After 12 years of meetings, Coun. Jean Neville won’t be returning to Minden Hills’ council chambers next term.

“I’ve enjoyed it. I’m approaching my mid 70’s. I have five grandkids I want to spend time with.

“I just want to spend more time doing some other things,” the Ward 3 councillor said.

From the start, Neville said she wanted to represent the interests of Minden Hills’ smaller rural communities.

“I wanted to do what I could to help the community of Snowden. I was excited to be on council and learn something new,” she said.

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According to Neville, she became known for her frequent comments about events going on in Irondale, Gelert and her home of Snowden.

“I kept reminding them about the little ward of Snowden. We have the smallest number of taxpayers, but we’re important too.”

She said council expected her to speak up about events and issues happening in those hamlets.

“It got to be a joke among councillors that I would speak up,” she said. “They began to understand there was more to Minden Hills than the town of Minden.”

For example, she said it was only fair to provide funding for the smaller hamlets community centres when those communities finance investment in Minden.

“Community centres started to get some funds from the general levy. That has certainly helped them survive,” she said.

Neville said aspects of the township that have received criticism during the last four years, such as perceived slowness of planning or bylaw departments, are being remedied.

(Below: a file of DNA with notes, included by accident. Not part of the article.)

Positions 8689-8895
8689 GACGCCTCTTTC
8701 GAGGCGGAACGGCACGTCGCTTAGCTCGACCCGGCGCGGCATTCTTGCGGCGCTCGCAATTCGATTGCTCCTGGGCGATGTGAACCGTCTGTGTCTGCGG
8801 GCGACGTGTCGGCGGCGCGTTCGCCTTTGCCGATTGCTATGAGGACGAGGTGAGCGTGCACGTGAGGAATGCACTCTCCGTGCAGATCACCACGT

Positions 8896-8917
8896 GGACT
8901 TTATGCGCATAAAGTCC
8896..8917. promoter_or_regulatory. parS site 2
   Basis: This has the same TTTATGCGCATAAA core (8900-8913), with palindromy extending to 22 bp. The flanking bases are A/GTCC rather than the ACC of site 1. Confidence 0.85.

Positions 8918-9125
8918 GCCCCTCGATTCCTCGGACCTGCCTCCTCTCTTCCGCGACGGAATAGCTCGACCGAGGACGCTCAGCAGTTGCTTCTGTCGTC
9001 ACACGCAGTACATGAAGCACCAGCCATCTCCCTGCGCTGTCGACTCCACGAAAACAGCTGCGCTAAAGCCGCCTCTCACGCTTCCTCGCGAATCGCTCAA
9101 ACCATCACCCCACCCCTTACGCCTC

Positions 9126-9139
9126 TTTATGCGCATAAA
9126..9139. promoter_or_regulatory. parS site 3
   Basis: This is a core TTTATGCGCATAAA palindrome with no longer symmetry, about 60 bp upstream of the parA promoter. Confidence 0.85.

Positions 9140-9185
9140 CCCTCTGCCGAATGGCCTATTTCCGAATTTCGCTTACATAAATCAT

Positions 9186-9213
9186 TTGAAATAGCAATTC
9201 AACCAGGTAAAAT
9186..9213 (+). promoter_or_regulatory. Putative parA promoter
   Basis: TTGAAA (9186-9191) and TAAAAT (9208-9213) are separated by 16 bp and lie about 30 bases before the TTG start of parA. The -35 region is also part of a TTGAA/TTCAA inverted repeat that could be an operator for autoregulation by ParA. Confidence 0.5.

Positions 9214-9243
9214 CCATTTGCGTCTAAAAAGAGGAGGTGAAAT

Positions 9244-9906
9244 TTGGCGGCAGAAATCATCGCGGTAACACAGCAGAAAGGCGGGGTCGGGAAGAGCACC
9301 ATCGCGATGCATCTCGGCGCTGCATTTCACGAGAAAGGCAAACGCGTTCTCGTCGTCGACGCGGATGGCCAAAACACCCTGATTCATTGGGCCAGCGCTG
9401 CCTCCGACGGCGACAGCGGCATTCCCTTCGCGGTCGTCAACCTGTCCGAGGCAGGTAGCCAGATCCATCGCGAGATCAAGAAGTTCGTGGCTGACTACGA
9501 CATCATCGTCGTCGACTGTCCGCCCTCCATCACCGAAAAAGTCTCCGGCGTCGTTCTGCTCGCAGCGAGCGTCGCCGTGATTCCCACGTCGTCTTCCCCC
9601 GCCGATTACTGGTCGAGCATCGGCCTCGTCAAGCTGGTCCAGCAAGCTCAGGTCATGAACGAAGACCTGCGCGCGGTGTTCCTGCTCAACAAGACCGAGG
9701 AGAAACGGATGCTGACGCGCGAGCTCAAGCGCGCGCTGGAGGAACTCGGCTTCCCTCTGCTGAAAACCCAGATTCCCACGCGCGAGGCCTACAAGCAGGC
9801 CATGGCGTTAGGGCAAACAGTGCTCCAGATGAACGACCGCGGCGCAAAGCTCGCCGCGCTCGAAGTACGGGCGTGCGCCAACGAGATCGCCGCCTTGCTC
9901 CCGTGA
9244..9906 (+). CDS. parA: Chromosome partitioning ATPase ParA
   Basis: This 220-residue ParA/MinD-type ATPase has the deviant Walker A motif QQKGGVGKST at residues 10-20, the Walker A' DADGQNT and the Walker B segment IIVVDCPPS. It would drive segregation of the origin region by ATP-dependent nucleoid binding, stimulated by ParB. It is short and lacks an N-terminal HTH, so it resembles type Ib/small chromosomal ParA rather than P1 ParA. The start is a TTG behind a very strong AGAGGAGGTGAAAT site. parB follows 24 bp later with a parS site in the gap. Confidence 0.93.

“We’ve hired several people in the last little while. We’re busy working on that,” she said.

“We hired a [planning] consulting organization to get through the backlog and we were criticized about that. We’ve gotten through tons of old files our municipality couldn’t get at.”

She said one regret from her time in office is council disagreements over the amount of funding for the new Minden Hills arena meant it was built without some facilities, such as a snack bar.

“Even though it passed, the councillors that weren’t in favour of it really dug their heels in. It really hampered additional things we needed in there at the time, which we could have gotten done more cheaply during COVID when interest rates were so low,” she said.

“There are things we ended up putting out more taxpayers’ money on now we could have done a lot more cheaply through debentures.”

As of Aug. 17, no one is running for election in Neville’s ward but she’s been chatting with people who might put their names forward.

She said it’s been a rewarding job.

“I’ve met some wonderful people,” she said. She added the key was being willing to learn about the ins and outs of council meetings, budgets and all facets of municipal processes.

“Your whole life is a learning experience, there’s nothing you can participate in that you shouldn’t be learning from.”

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